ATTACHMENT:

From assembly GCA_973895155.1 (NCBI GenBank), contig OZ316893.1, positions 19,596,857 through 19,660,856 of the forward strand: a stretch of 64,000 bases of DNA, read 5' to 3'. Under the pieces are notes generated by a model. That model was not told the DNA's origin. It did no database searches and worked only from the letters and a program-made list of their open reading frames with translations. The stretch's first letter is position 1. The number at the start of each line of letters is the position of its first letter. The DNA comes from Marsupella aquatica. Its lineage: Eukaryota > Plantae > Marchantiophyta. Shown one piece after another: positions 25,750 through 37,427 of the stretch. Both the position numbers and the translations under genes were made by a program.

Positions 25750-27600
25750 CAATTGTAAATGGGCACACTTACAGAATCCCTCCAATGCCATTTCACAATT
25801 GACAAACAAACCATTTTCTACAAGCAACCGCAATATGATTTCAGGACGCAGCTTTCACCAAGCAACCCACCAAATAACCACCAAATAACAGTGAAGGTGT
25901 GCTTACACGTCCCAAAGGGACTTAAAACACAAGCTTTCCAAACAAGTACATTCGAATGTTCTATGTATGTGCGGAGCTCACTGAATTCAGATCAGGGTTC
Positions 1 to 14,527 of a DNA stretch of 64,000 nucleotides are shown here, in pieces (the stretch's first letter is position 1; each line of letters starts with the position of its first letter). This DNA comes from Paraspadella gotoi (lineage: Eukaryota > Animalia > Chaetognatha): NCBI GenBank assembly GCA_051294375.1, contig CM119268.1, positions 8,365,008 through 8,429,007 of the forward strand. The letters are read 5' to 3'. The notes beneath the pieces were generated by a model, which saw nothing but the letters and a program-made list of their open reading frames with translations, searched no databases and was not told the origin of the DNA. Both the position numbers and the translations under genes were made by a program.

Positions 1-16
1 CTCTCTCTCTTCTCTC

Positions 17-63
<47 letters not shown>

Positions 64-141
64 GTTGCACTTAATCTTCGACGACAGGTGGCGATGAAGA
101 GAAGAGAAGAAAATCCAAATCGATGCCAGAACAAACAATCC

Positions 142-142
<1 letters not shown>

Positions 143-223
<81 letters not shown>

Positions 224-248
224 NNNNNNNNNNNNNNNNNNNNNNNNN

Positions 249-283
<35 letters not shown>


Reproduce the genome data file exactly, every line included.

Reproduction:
From assembly GCA_973895155.1 (NCBI GenBank), contig OZ316893.1, positions 19,596,857 through 19,660,856 of the forward strand: a stretch of 64,000 bases of DNA, read 5' to 3'. Under the pieces are notes generated by a model. That model was not told the DNA's origin. It did no database searches and worked only from the letters and a program-made list of their open reading frames with translations. The stretch's first letter is position 1. The number at the start of each line of letters is the position of its first letter. The DNA comes from Marsupella aquatica. Its lineage: Eukaryota > Plantae > Marchantiophyta. Shown one piece after another: positions 25,750 through 37,427 of the stretch. Both the position numbers and the translations under genes were made by a program.

Positions 25750-27600
25750 CAATTGTAAATGGGCACACTTACAGAATCCCTCCAATGCCATTTCACAATT
25801 GACAAACAAACCATTTTCTACAAGCAACCGCAATATGATTTCAGGACGCAGCTTTCACCAAGCAACCCACCAAATAACCACCAAATAACAGTGAAGGTGT
25901 GCTTACACGTCCCAAAGGGACTTAAAACACAAGCTTTCCAAACAAGTACATTCGAATGTTCTATGTATGTGCGGAGCTCACTGAATTCAGATCAGGGTTC
Positions 1 to 14,527 of a DNA stretch of 64,000 nucleotides are shown here, in pieces (the stretch's first letter is position 1; each line of letters starts with the position of its first letter). This DNA comes from Paraspadella gotoi (lineage: Eukaryota > Animalia > Chaetognatha): NCBI GenBank assembly GCA_051294375.1, contig CM119268.1, positions 8,365,008 through 8,429,007 of the forward strand. The letters are read 5' to 3'. The notes beneath the pieces were generated by a model, which saw nothing but the letters and a program-made list of their open reading frames with translations, searched no databases and was not told the origin of the DNA. Both the position numbers and the translations under genes were made by a program.

Positions 1-16
1 CTCTCTCTCTTCTCTC

Positions 17-63
<47 letters not shown>

Positions 64-141
64 GTTGCACTTAATCTTCGACGACAGGTGGCGATGAAGA
101 GAAGAGAAGAAAATCCAAATCGATGCCAGAACAAACAATCC

Positions 142-142
<1 letters not shown>

Positions 143-223
<81 letters not shown>

Positions 224-248
224 NNNNNNNNNNNNNNNNNNNNNNNNN

Positions 249-283
<35 letters not shown>